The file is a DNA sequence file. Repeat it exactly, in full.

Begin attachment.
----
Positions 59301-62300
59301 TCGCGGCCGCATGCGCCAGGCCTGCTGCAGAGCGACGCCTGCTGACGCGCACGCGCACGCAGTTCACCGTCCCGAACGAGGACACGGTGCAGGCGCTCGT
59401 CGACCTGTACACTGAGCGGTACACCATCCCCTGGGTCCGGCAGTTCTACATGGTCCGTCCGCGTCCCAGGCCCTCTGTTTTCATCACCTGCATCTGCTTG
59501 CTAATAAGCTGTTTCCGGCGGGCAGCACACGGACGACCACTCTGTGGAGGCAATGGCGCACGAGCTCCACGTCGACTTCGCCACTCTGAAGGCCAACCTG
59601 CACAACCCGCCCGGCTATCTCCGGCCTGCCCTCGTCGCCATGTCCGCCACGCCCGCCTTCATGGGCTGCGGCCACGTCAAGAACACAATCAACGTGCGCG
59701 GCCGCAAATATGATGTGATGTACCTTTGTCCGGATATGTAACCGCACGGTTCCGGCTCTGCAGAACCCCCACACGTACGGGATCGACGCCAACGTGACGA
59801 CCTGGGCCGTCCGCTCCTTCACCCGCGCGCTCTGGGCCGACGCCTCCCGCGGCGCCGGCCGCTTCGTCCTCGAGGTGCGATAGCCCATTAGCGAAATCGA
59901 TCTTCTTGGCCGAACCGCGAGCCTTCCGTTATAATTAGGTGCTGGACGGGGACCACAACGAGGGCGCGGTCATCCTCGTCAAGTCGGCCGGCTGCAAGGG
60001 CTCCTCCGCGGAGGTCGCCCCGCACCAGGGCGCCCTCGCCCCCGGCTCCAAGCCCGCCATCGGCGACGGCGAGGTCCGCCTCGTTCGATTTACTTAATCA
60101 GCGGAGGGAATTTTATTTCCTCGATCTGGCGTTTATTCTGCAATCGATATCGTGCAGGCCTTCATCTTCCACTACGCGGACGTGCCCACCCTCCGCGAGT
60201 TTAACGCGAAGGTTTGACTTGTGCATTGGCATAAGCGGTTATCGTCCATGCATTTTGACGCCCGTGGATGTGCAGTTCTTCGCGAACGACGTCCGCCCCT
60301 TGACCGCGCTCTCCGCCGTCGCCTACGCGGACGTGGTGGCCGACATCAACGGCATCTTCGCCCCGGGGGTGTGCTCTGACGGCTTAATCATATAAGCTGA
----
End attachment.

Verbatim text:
Positions 59301-62300
59301 TCGCGGCCGCATGCGCCAGGCCTGCTGCAGAGCGACGCCTGCTGACGCGCACGCGCACGCAGTTCACCGTCCCGAACGAGGACACGGTGCAGGCGCTCGT
59401 CGACCTGTACACTGAGCGGTACACCATCCCCTGGGTCCGGCAGTTCTACATGGTCCGTCCGCGTCCCAGGCCCTCTGTTTTCATCACCTGCATCTGCTTG
59501 CTAATAAGCTGTTTCCGGCGGGCAGCACACGGACGACCACTCTGTGGAGGCAATGGCGCACGAGCTCCACGTCGACTTCGCCACTCTGAAGGCCAACCTG
59601 CACAACCCGCCCGGCTATCTCCGGCCTGCCCTCGTCGCCATGTCCGCCACGCCCGCCTTCATGGGCTGCGGCCACGTCAAGAACACAATCAACGTGCGCG
59701 GCCGCAAATATGATGTGATGTACCTTTGTCCGGATATGTAACCGCACGGTTCCGGCTCTGCAGAACCCCCACACGTACGGGATCGACGCCAACGTGACGA
59801 CCTGGGCCGTCCGCTCCTTCACCCGCGCGCTCTGGGCCGACGCCTCCCGCGGCGCCGGCCGCTTCGTCCTCGAGGTGCGATAGCCCATTAGCGAAATCGA
59901 TCTTCTTGGCCGAACCGCGAGCCTTCCGTTATAATTAGGTGCTGGACGGGGACCACAACGAGGGCGCGGTCATCCTCGTCAAGTCGGCCGGCTGCAAGGG
60001 CTCCTCCGCGGAGGTCGCCCCGCACCAGGGCGCCCTCGCCCCCGGCTCCAAGCCCGCCATCGGCGACGGCGAGGTCCGCCTCGTTCGATTTACTTAATCA
60101 GCGGAGGGAATTTTATTTCCTCGATCTGGCGTTTATTCTGCAATCGATATCGTGCAGGCCTTCATCTTCCACTACGCGGACGTGCCCACCCTCCGCGAGT
60201 TTAACGCGAAGGTTTGACTTGTGCATTGGCATAAGCGGTTATCGTCCATGCATTTTGACGCCCGTGGATGTGCAGTTCTTCGCGAACGACGTCCGCCCCT
60301 TGACCGCGCTCTCCGCCGTCGCCTACGCGGACGTGGTGGCCGACATCAACGGCATCTTCGCCCCGGGGGTGTGCTCTGACGGCTTAATCATATAAGCTGA